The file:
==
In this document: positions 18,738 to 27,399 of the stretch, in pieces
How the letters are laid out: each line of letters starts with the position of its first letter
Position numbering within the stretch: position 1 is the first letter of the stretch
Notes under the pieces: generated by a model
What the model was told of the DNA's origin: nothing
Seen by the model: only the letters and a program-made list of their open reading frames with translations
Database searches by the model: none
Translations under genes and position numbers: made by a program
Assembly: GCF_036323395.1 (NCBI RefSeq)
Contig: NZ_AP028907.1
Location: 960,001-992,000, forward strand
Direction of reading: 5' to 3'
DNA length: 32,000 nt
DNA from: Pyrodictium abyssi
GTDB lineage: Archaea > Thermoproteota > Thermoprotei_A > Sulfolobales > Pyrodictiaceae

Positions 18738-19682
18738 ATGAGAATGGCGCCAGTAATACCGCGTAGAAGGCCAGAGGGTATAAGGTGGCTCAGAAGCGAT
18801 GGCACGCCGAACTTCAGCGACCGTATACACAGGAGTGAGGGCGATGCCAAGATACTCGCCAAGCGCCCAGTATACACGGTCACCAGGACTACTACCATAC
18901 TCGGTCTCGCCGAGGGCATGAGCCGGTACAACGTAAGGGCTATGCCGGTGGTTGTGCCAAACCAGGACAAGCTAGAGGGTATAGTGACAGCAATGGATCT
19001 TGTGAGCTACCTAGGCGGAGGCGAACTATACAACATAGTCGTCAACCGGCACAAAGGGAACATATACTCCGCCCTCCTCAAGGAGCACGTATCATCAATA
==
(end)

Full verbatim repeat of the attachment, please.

In this document: positions 18,738 to 27,399 of the stretch, in pieces
How the letters are laid out: each line of letters starts with the position of its first letter
Position numbering within the stretch: position 1 is the first letter of the stretch
Notes under the pieces: generated by a model
What the model was told of the DNA's origin: nothing
Seen by the model: only the letters and a program-made list of their open reading frames with translations
Database searches by the model: none
Translations under genes and position numbers: made by a program
Assembly: GCF_036323395.1 (NCBI RefSeq)
Contig: NZ_AP028907.1
Location: 960,001-992,000, forward strand
Direction of reading: 5' to 3'
DNA length: 32,000 nt
DNA from: Pyrodictium abyssi
GTDB lineage: Archaea > Thermoproteota > Thermoprotei_A > Sulfolobales > Pyrodictiaceae

Positions 18738-19682
18738 ATGAGAATGGCGCCAGTAATACCGCGTAGAAGGCCAGAGGGTATAAGGTGGCTCAGAAGCGAT
18801 GGCACGCCGAACTTCAGCGACCGTATACACAGGAGTGAGGGCGATGCCAAGATACTCGCCAAGCGCCCAGTATACACGGTCACCAGGACTACTACCATAC
18901 TCGGTCTCGCCGAGGGCATGAGCCGGTACAACGTAAGGGCTATGCCGGTGGTTGTGCCAAACCAGGACAAGCTAGAGGGTATAGTGACAGCAATGGATCT
19001 TGTGAGCTACCTAGGCGGAGGCGAACTATACAACATAGTCGTCAACCGGCACAAAGGGAACATATACTCCGCCCTCCTCAAGGAGCACGTATCATCAATA